Monday 23 June 2014 12:17 am

The workspace, the incubator, and the accelerator: What you need to know

It's a truism of entrepreneurship that the road to riches is full of at least as many lows as highs. That’s why many entrepreneurs don’t take the leap until they meet the right partner to jump into business with. This isn’t just about co-founders having complementary skills; the support of a business partner can be invaluable. For better or worse, it is often the difference between giving up and persevering.

This need for support goes beyond picking the right partner, however. Like hippies congregating in communes, entrepreneurs often have a natural affinity with each other. And as hippies are drawn to ashrams, entrepreneurs can increasingly find like-minded risk-takers in workspaces, incubators and accelerators — potentially benefiting from being part of a community of individuals with similar ambitions.

Over recent years, business centres have been given a serious upgrade, with spaces consciously constructed to encourage the mixture of people and ideas. With modern workspaces, you’re not just paying for the square footage and amenities, but also the connections you’ll form with other entrepreneurs. Club Workspace, for example, runs targeted events designed to inform and educate its communities alongside all the usual support you would expect.

The term incubator dates back to 1956 when American Joseph Mancuso opened up the Batavia Industrial Center to a number of businesses. The companies in residence included a chicken processor, with the newly-hatched chicks running about the place inspiring Mancuso to come up with the term. The line between a workspace (particularly the better ones) and an incubator is tough to draw, but they are distinct propositions. Crucially, incubators are more explicitly focused on the growth of their resident businesses.

The line between incubators and accelerators is equally hard to define. A good working distinction is that accelerators tend to be more competitive to enter, offer investment in exchange for equity, have a cohort of businesses with a shorter timeframe of residency, and feature a demo day where entrepreneurs can pitch for further investment. Beyond these core features, every accelerator has a bespoke format and varying levels of support.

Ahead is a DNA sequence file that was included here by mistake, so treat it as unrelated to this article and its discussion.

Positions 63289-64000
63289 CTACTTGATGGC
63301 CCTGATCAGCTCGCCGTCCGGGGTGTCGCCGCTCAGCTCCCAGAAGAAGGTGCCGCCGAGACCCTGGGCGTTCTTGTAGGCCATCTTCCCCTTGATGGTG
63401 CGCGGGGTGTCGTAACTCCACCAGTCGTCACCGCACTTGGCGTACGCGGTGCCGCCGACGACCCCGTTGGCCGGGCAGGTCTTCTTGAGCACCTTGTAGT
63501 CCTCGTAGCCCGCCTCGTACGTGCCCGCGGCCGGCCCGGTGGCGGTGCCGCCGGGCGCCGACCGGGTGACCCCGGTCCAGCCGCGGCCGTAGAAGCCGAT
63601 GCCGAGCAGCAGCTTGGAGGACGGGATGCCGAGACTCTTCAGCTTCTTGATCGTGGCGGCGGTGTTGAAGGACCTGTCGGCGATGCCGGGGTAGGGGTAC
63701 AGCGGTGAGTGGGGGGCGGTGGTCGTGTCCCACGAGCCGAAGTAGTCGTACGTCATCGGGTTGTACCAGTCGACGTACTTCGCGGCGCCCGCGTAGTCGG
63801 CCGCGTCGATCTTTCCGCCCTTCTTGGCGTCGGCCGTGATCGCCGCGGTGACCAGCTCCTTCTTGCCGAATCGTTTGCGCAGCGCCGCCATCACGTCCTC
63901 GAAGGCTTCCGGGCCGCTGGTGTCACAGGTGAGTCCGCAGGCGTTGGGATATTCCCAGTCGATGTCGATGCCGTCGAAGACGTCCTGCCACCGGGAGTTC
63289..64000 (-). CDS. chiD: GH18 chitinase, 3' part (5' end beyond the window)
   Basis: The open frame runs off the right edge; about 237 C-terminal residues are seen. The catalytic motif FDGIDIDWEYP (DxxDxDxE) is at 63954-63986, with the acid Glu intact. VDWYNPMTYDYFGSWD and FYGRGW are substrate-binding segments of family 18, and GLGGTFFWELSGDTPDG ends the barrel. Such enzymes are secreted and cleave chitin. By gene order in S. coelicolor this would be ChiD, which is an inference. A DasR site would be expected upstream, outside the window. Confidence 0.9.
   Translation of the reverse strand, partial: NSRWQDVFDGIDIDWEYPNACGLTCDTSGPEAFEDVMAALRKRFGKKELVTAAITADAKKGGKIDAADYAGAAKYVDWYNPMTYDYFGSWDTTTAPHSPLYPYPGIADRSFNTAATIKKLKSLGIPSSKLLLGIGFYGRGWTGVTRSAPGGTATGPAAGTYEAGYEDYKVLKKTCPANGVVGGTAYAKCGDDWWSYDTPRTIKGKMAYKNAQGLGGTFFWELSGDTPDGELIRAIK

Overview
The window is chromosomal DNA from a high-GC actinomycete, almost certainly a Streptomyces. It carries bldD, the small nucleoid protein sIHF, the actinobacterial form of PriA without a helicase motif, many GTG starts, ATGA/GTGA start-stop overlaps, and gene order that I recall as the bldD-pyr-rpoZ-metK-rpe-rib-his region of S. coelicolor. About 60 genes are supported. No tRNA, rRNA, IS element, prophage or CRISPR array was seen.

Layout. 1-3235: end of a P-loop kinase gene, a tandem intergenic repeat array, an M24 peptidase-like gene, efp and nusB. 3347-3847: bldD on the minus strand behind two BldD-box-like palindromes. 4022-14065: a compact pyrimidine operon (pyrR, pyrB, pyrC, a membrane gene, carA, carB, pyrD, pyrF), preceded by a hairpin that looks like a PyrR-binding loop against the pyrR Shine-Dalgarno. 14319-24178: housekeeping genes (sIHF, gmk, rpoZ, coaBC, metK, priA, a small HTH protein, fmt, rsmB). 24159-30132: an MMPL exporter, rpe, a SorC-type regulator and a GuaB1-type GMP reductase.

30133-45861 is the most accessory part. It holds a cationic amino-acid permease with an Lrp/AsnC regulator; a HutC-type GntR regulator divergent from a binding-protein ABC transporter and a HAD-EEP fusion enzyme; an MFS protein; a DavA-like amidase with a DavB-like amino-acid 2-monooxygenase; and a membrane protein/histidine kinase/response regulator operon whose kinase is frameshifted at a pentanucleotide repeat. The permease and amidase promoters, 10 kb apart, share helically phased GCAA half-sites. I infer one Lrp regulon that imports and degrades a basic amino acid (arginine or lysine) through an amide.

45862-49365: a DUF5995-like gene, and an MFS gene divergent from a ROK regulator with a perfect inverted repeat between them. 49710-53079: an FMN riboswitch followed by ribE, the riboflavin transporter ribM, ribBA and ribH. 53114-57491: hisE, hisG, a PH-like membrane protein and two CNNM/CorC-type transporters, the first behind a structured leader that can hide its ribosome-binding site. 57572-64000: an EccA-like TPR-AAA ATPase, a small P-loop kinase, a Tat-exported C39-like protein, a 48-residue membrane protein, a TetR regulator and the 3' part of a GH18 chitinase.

As with many of the best innovations, accelerators come from the US, with YCombinator and TechStars generally accepted as the gold standards. Seedcamp came to London in 2007 but since then accelerators have proliferated. Besides Seedcamp, Springboard and Accelerator Academy are the best known.

Although most accelerators have a heavy tech bias given the potential for speed and scalability, many are now focusing on a niche sectors of the economy. For example, Level39 is all about fintech entrepreneurs; Distill Ventures focuses on alcohol startups; Front Row I/O looks for fashion tech businesses; The Bakery welcomes advertising startups; and Healthbox is for entrepreneurs who want to disrupt healthcare.

There is no such thing as a free lunch – someone has to pay for the space, network, mentorship and capital. This price normally comes by giving equity away. There is no hard and fast rule on whether and when this is the right decision, so it is worth entrepreneurs digging as deep as possible into the specific accelerator before applying. Despite the potential benefits, it’s not always the right decision.

But this doesn’t mean entrepreneurs should ever go it completely alone. Although a powerful image, the hardened, lone entrepreneur fiercely battling competitors is the exception rather than the rule. With workspaces, incubators and accelerators, there is a growing market for advice, mentoring and collaboration. The entrepreneur working out of a shed at the bottom of the garden should be a thing of the past.

Philip Salter is director of The Entrepreneurs Network.